Clear The Air News Blog Rotating Header Image

January 26th, 2012:

Government fears the underclass

South China Morning Post Letter

My 10-year-old son and I read the report on the new air pollution guidelines and he asked me why the government did not take action to reduce at least the locally produced pollution like nitrogen dioxide (“Challenge leaves us all out of breath”, January 19).

The government tells us it is because of the cost.

Why then, he argued, could not a rich government like Hong Kong’s bear the cost of this?

The answer is simple, I told him – the administration does not value human life as highly as other governments do. Sadly, no matter what the rationale is, it comes down to this.

How is it that an unelected government seriously worries about the effect of a 20 per cent increase in bus fares (Secretary for the Environment, Edward Yau Tang-wah, was quoted in the article as saying fares could go up by 20 per cent)? This sort of statement is scaremongering.

The government would be afraid to allow fare increases even if the costs to the transport companies (remember they are the polluters using outdated vehicles) increased and they demanded it.

Instead, it uses fear of large fare increases to bully the growing underclass to accept officials’ arguments that their hands are tied.

In actual fact, such fares could not be imposed without a huge fallout from the middle and lower-income classes. I suspect that the inability of the administration to act in enforceable areas under its purview, like roadside pollution, is directly attributable to its fear of the underclass it has failed.

The issue of pollution in Hong Kong is tied to income disparity so glaring that the government would have a problem approving (even modest) fare hikes and uses the threat of this occurring to justify its inaction on our substandard and deadly air quality.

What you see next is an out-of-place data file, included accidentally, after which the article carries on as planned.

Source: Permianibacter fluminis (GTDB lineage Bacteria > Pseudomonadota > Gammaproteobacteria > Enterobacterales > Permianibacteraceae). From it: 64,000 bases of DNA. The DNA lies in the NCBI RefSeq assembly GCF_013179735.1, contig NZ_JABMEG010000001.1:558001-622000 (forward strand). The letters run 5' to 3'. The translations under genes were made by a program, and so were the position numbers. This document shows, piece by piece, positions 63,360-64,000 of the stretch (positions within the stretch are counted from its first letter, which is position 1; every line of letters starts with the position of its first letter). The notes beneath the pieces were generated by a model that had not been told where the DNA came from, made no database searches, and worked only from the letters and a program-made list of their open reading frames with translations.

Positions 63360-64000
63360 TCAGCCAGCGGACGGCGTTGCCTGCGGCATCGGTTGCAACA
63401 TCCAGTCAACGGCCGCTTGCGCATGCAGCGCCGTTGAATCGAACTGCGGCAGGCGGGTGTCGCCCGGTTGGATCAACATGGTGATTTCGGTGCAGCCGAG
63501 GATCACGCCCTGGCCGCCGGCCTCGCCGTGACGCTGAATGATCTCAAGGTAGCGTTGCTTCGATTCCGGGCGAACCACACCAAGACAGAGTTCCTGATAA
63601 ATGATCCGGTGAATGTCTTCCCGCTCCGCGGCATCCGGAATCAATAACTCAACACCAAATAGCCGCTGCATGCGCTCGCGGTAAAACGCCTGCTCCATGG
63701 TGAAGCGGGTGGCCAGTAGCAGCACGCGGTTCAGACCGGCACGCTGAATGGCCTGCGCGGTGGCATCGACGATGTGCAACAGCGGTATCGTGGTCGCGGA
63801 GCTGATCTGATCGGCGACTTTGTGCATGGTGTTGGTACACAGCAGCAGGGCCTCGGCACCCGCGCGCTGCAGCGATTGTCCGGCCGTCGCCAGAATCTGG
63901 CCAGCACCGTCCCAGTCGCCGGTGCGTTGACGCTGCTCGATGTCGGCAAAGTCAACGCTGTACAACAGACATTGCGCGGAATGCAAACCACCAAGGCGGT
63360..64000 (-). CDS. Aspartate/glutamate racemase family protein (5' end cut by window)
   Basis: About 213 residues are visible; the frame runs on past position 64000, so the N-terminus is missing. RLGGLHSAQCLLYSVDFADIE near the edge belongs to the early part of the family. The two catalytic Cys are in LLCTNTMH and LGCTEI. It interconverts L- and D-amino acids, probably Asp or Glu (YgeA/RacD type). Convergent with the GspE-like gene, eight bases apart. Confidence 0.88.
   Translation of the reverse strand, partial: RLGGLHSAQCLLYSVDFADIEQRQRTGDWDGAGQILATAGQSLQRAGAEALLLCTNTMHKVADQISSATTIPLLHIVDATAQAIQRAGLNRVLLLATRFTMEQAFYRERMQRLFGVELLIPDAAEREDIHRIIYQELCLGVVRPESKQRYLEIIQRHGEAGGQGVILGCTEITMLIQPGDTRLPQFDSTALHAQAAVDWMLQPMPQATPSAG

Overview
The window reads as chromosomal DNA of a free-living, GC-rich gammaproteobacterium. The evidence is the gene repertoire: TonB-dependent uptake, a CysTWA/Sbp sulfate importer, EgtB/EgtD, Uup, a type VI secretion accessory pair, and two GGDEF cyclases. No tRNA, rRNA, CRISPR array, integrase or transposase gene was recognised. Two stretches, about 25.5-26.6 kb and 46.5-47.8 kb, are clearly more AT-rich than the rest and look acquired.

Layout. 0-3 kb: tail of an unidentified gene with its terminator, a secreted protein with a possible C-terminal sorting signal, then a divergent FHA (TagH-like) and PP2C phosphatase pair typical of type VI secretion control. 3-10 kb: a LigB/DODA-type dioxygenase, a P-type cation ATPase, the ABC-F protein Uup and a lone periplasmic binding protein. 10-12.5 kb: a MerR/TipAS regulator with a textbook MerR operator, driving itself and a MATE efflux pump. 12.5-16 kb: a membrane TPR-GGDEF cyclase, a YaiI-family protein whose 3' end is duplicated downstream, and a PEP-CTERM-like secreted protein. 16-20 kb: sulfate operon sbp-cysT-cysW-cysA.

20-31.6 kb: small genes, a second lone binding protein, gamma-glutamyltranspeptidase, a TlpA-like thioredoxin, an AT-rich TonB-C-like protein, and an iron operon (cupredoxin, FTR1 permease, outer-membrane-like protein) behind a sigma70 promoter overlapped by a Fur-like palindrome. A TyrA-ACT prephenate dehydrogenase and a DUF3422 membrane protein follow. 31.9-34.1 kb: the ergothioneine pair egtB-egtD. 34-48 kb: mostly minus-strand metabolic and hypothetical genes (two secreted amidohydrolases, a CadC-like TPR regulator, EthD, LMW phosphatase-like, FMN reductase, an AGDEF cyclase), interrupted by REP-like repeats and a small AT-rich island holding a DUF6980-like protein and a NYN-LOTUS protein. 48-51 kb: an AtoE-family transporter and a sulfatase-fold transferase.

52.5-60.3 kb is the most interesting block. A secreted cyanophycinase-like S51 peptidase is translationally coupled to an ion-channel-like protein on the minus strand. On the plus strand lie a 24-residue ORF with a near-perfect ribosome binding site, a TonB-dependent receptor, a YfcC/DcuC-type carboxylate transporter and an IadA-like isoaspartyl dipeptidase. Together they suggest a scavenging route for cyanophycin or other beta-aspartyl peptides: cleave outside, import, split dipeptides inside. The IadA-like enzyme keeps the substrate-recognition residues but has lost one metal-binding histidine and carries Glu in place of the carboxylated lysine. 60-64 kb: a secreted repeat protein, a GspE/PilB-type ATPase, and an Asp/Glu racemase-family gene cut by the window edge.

Catherine LaJeunesse, Sai Kung

Description: No effective action over roadside pollution.

HK air cargo traffic hit by downturn

SCMP – ah yes but we need a new HKD 136 billion 3rd runway to handle the non existent exports from the PRD which just again increased its mandatory minimum wage and from Zhuhai along the nowhere bridge

26 Jan 2012

Hong Kong International Airport (HKIA), the world’s busiest air cargo hub, said air cargo traffic last year fell 4.6 per cent as deepening global economic uncertainty in Europe and the United States hurt demand for exports from Asia, particularly China.

The outlook for air cargo, an important indicator of trade and economic momentum, is uncertain as consumer sentiment in Hong Kong’s two major export markets, North America and Europe, remains fragile.

Cargo tonnage may decline further due to the slowdown in global trade but the pace of decline will likely be less than what we have seen last year,” said Airport Authority Hong Kong Chief Executive Stanley Hui Hon-chun in a statement on Wednesday.

Air cargo volume in December fell 4.3 per cent, slightly better than the 6.6 per cent drop seen in November, pushing full-year traffic down to 3.94 million tonnes.

Hong Kong’s exports rose a modest 2 per cent year on year in November, slowing from 11.5 per cent growth in October and reflecting the impact of cooling global economic conditions.

The euro zone economy grew just 0.2 per cent in the third quarter of last year and is widely expected to have contracted in the final three months of the year.

In the United States, improving labour market conditions lifted consumer confidence to an eight-month high in December, but persistently weak house prices remain an obstacle to faster economic growth.

Analysts and Hong Kong government officials have said the outlook for the city’s economy and exports does not look promising.

On a brighter note, Hong Kong passenger traffic for last year rose 5.9 per cent to a record 53.9 million, propelled by an increase in visits to and from mainland China and Southeast Asia.

Cathay Pacific Airways (SEHK: 0293) Ltd, the world’s largest air cargo carrier, said this month that its December freight volume fell about 12 per cent, ending last year on a disappointing note, and it saw no sign of improvement in the near term